In my parents’ marriage I don’t see a 50-50 partnership. I see both giving 100% of themselves to making our family and their marriage work. I think that’s what it takes. Selfishness only tears a home apart slowly.

  75. JJ says:

    Wow, so very many stereotypes all in one slide show (and many of the commenters too)!!! Do that many of you actually live in households where the woman stays home and watches the kids and the man ‘brings home the bacon’?!

  76. Cat says:

    My worst jab, you don’t pay attention. He can be sitting there right in front of the kids, they will do something they are not supposed to do, and I am always the corrector. And when I do give him the chance to be the corrector, I literally have to nudge him to get him to pay attention, then he asks what. And that’s when it comes out, you never pay attention. I can tell by me being the corrector they carry more respect for me and listen to me. It just gets tiring to be the corrector, for his children. They are not my biological children.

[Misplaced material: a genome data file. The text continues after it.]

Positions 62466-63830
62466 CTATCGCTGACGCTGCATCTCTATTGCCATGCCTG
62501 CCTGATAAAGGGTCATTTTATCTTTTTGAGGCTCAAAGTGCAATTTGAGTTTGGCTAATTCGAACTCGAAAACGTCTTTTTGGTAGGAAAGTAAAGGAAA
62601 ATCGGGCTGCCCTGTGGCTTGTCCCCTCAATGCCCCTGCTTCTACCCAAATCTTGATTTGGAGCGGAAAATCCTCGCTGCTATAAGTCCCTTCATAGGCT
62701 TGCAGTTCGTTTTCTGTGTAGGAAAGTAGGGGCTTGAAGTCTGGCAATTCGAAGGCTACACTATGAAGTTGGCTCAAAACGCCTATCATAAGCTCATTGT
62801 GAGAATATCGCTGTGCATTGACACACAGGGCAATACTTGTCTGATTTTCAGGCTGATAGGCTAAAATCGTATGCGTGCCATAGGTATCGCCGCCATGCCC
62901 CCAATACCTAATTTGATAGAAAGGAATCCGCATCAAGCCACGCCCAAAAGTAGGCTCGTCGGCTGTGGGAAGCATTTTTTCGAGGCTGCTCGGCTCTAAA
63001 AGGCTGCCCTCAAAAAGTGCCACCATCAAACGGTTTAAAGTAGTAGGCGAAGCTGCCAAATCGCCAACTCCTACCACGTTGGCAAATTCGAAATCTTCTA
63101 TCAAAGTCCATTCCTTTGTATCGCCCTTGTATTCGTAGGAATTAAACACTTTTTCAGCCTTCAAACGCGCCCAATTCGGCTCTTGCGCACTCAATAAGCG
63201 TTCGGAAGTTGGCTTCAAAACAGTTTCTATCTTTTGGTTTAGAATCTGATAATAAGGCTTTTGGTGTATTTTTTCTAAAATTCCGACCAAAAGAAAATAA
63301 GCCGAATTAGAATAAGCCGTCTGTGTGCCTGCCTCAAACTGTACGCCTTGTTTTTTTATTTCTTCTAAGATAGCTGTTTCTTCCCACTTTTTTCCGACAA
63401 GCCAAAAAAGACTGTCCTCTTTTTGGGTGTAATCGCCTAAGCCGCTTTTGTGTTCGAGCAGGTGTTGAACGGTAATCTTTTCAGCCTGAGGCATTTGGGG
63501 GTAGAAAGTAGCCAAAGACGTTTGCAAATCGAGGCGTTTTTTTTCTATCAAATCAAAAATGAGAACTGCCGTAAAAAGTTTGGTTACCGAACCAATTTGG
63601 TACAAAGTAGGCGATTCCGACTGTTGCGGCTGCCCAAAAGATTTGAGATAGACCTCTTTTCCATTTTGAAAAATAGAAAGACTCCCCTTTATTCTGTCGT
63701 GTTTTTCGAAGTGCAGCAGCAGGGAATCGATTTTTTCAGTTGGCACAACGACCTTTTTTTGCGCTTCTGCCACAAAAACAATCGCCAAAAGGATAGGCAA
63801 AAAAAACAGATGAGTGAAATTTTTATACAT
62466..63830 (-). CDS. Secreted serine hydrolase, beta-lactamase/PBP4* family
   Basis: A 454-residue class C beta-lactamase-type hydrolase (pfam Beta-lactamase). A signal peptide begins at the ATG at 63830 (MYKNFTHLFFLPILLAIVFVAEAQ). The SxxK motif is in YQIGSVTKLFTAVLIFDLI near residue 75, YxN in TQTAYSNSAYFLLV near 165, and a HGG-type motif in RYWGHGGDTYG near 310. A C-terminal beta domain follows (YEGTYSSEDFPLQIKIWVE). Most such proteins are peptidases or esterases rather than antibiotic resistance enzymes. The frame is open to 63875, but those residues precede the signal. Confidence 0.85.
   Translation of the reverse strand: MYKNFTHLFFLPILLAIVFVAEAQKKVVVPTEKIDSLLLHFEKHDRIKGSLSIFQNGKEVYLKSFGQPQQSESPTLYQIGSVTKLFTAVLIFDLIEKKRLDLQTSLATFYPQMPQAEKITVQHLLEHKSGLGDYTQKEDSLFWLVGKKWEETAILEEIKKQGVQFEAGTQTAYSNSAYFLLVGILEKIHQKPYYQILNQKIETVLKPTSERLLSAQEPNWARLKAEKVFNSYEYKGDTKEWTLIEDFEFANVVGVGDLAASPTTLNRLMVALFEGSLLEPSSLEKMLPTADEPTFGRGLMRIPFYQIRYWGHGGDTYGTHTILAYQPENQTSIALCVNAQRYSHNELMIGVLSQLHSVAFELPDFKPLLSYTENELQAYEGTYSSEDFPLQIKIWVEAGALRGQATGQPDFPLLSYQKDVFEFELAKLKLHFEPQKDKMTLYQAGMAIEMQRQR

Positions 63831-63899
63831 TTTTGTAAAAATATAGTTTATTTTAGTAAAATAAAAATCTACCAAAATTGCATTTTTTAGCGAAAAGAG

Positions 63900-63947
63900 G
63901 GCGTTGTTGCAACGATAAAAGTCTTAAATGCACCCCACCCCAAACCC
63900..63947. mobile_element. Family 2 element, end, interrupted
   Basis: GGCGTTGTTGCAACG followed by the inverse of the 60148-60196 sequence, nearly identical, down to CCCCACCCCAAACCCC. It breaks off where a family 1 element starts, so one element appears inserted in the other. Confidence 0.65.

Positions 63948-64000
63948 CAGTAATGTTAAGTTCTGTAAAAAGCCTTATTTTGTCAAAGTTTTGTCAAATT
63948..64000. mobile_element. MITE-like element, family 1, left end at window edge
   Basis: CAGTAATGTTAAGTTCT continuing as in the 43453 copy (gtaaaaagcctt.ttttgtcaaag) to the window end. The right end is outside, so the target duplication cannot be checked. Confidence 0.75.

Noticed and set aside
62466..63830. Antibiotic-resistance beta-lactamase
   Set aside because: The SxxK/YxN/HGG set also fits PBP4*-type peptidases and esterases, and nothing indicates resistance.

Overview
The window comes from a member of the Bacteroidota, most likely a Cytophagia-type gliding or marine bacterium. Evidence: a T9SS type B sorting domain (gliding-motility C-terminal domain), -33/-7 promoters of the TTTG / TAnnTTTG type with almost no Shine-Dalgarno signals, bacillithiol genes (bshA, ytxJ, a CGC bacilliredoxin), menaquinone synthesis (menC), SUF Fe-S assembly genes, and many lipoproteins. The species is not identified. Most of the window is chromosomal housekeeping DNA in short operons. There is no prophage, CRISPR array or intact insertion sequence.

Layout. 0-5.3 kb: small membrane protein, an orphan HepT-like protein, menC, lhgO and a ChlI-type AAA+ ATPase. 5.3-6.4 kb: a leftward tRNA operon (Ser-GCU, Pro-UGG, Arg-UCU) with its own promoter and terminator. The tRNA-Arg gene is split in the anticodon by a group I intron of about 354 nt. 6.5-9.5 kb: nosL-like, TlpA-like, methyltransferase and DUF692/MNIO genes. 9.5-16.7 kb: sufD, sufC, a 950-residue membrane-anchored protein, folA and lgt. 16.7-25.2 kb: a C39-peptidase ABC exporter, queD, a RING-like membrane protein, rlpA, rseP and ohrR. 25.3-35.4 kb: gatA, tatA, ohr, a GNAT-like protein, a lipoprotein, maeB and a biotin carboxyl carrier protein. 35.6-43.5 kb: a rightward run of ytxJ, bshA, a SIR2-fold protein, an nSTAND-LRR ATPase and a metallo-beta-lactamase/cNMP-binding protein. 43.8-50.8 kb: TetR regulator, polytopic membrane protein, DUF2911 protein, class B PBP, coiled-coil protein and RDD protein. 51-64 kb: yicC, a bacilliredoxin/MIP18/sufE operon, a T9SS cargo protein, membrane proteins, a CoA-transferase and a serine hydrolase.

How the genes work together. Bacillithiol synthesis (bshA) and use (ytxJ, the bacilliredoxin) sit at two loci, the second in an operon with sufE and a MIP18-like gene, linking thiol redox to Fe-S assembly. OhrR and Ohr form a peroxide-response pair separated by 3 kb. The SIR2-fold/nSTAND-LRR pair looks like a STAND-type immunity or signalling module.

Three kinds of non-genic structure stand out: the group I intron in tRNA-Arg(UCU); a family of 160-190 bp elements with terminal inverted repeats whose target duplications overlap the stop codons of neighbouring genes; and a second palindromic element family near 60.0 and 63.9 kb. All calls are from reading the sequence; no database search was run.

77. Scoobifer says:

    “I’m not your mother!” This is becoming even more common today than you would think. Why is it women with emotional baggage is OK, but men with even the slightest bit of emotional baggage NOT ok? Similarly with more couples having both people work, it has become increasingly important for men to put on a show of “I’m in perfect harmony” to get women to even notice them, much less keep a relationship happy and with some forward momentum. Relationships are like a puzzle. If you dont give and take on all the sides of the puzzle pieces in your life, it will never fit together to see the whole picture. Calling yourself independant or taking in one area, like emotional baggage and not giving, only cuts off the inlets and little head pieces of the puzzle sides.

  78. Ayana says:

    I’ve never said any of these. And it is not about ‘bowing down’ to my husband either. I’ve never said any of these things because our relationship *is* a partnership. We TALK about things BEFORE it becomes a problem. If something new and unexpected pops up, we TALK about it.